Architectural Detail

SYNOPSIS:   Transit Shigatse.  Shigatse Monastery and Fort — a new ball game invented by the Chinese government. 

Shigatse is a big town.  80,000 in this nick of the woods seems huge, compared to the small villages we passed along the way from Gyantse.

Some settlements can’t even be called towns.  They are no more than a cluster of homes, or even single small estates by themselves.  One of those was a water mill, in operation for generations.  Millet and barley are ground to flour, and bags of flour are sold right here, along the road side.  The mill owner figured that tourists might like to have a look a this low-tech 19th century-type operation and he charges $1 now for that look.  Entrepreneurship has to be rewarded.  I loved that water-powered wheel, which operated a grindstone positioned below a big sack full of kernels.  Hours later, the sack was empty, the kernels had been turned into powder and could be bagged into sacks ready for sale.  Not very hard work for the miller in charge.  His wife was selling a few knickknacks for tourists and as everywhere was quick to point out the “real Tibetan” stuff versus the “cheap Chinese fakes”.  I am not convinced of this distinction but I bought a couple of things nonetheless.  Fake or not, these things are fun. 

Shigatse is home to one of the big Gelugpa monasteries.  This one is home to the Panchen Lama, second in rank only to the Dalai Lama.  The Dalai Lama is not recognized by the Chinese government and currently lives in exile.  He has made it very clear that he will not be reincarnated in Chinese occupied Tibet and may well be the final Dalai Lama.  The Chinese resorted to the next best in line.  They installed and groomed the current 11th Panchen Lama, who for the most part, resides in Beijing.  This monastery in Shigatse has become their “project”.  Millions of RMB flow into this monastery.  Instead of the “stick” of destruction, a different kind of cultural revolution, is in full swing: a corruption of the system through the “carrot”.  Monks at this monastery get a salary from the government!  Their living conditions are comfortable.  Several lavishly-decorated temples have been built for this monastery in the 1980’s and 1990’s by the government.  What is wrong with this picture?!

The monastery is beautiful, and houses in addition to the usual assembly hall, the multiple shrines filled with images, several burial stupas of Panchen Lamas of the past.  Only the 10th one’s tomb is real, as he only died recently.  Remains of the 5th to the 9the ones remain at large, so the government built a huge stupa honoring them all symbolically.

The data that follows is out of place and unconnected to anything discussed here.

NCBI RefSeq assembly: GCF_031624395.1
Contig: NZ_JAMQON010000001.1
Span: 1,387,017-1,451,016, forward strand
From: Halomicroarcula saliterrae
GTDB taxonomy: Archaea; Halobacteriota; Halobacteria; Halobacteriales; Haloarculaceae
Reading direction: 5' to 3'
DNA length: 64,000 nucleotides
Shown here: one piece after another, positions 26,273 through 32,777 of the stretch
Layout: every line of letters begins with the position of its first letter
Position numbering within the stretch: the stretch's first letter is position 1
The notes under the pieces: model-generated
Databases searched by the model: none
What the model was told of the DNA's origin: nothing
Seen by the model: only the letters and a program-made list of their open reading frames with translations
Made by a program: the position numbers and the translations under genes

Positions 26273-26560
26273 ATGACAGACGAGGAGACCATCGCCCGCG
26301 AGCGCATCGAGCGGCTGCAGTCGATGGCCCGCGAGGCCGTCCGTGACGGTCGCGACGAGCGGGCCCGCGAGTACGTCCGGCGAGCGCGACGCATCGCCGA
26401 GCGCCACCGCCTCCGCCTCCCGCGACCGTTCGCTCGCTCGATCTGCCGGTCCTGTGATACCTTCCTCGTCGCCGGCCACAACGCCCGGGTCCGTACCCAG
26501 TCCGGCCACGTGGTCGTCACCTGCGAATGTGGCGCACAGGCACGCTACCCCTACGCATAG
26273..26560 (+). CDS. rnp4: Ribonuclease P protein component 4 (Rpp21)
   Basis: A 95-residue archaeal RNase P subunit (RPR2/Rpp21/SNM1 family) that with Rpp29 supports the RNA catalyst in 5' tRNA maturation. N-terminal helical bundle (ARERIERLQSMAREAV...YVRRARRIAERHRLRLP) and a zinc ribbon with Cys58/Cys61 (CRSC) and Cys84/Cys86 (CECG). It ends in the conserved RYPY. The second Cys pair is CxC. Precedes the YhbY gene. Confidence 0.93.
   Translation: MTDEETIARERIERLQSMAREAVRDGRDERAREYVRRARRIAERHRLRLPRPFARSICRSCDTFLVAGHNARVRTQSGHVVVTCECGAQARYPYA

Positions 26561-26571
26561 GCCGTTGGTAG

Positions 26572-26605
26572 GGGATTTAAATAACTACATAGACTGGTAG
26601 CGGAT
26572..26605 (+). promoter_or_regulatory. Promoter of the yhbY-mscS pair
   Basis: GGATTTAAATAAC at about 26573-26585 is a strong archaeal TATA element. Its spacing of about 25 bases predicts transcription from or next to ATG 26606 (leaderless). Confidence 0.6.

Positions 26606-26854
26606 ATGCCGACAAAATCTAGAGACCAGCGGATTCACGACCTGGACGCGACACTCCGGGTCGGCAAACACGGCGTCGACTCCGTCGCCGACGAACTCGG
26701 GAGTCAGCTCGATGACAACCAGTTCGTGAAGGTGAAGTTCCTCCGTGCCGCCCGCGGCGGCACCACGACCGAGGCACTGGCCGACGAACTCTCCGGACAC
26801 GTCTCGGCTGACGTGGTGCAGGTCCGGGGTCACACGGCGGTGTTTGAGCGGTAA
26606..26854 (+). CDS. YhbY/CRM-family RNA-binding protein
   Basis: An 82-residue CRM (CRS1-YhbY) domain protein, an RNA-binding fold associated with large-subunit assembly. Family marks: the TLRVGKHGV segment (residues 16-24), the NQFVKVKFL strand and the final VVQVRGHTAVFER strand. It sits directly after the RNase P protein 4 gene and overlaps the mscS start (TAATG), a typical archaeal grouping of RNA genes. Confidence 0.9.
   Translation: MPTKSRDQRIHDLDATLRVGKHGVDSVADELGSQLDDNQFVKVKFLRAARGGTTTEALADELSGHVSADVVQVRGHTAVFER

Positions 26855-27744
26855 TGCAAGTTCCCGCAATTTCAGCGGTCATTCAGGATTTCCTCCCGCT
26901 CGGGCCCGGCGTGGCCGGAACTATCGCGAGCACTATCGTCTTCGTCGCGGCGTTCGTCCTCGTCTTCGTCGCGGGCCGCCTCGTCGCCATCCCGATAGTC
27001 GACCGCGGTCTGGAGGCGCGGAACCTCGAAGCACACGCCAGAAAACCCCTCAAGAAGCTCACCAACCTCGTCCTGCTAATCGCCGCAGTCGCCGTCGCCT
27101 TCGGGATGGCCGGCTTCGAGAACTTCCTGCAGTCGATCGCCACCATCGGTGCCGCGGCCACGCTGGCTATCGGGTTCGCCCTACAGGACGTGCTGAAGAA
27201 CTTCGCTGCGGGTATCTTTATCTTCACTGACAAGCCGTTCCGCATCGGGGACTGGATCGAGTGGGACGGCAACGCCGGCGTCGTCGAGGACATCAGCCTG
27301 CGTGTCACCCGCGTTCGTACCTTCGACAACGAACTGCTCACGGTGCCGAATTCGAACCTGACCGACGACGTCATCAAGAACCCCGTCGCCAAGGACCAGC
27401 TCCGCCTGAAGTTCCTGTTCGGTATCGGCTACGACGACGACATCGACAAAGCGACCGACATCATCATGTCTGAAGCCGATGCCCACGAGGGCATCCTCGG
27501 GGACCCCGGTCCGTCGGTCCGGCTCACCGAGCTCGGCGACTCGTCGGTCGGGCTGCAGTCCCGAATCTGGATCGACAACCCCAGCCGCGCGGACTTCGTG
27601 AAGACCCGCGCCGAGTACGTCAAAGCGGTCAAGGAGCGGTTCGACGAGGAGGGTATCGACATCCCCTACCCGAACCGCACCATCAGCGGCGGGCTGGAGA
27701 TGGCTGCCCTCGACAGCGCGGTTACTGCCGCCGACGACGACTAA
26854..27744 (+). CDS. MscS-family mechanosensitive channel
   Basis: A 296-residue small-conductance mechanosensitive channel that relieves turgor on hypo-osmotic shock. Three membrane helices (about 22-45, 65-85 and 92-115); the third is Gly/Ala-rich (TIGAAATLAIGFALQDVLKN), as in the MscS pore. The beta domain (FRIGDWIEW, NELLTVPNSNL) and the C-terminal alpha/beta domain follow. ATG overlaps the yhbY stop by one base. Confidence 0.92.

The coolest thing for me was a huge plain concrete wall which is there for the once per year public display of the largest canvas the monastery owns.  During an annual festival, every monastery in Tibet puts up their largest tangkha.  Some of them measure 30 meters wide and 50 meters tall and have to be carried by a whole row of monks!  Boy, would I love to see one of those on display, once.  Now the large tangkhas I saw at the art gallery in Lhasa seem like miniatures.  They were barely 6 by 10. 

There is another castle in Shigatse that only can be seen from afar.  In many ways, it resembles the Potala palace, and from afar it looks good.  Reportedly, it was trashed during the cultural revolution.  The restored façades belie its fate.  What is up there now?  Nobody knows.  The military, perhaps?  It would give them a good viewpoint.

Our hotel is upscale and caters to tourists.  That is fine with me.  This is the last day for laundry and I am grateful that there is warm water not only in the evenings (as in my guest houses in Lhasa as they are using solar power without backup; the tanks cool down overnight), but also in the morning.

Tenzin, our guide, took us to a supply store where we rented sleeping bags for the next week and a small oxygen tank.  We stocked up with water, a few snacks, and packed the essentials into our day packs.  It’s getting real now. 

I sent one last text message to my loved ones — here is to my mother and my brothers too, whom I cannot reach via text!  I love you dearly.  I am an urban traveler and what is ahead of me is completely out of my comfort zone!  I am getting more and more anxious…

But it has been done before!  And there must have been people in much less good health conditions who survived this trip.  I just have to put my mind in the right place.

I CAN DO IT!  Good night. 

3 comments so far

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  1. I meant to put this very interesting link to Mt. Kailash in. Here it is:

  2. thanks for sharing Elisabeth! I’m going to use your water powered mill photos in my renewable energy class next fall. Best wishes on your mountain hike. I’m envious.

  3. I googled Mt. Kailash and found this: “Mt. Kailash considered as one of the ten most beautiful mountains in China and a divine mountain universally by people from all over the world. Its shape is like the pyramids in Egypt with four nearly symmetrical sides.”

    Wow…how exciting that you are on your way. I imagine it will not be an “ordinary” journey…since it is a special mountain and it is YOU making it. Nothing like Mt. Fuji, or is it?
    Waiting with interest for your comments…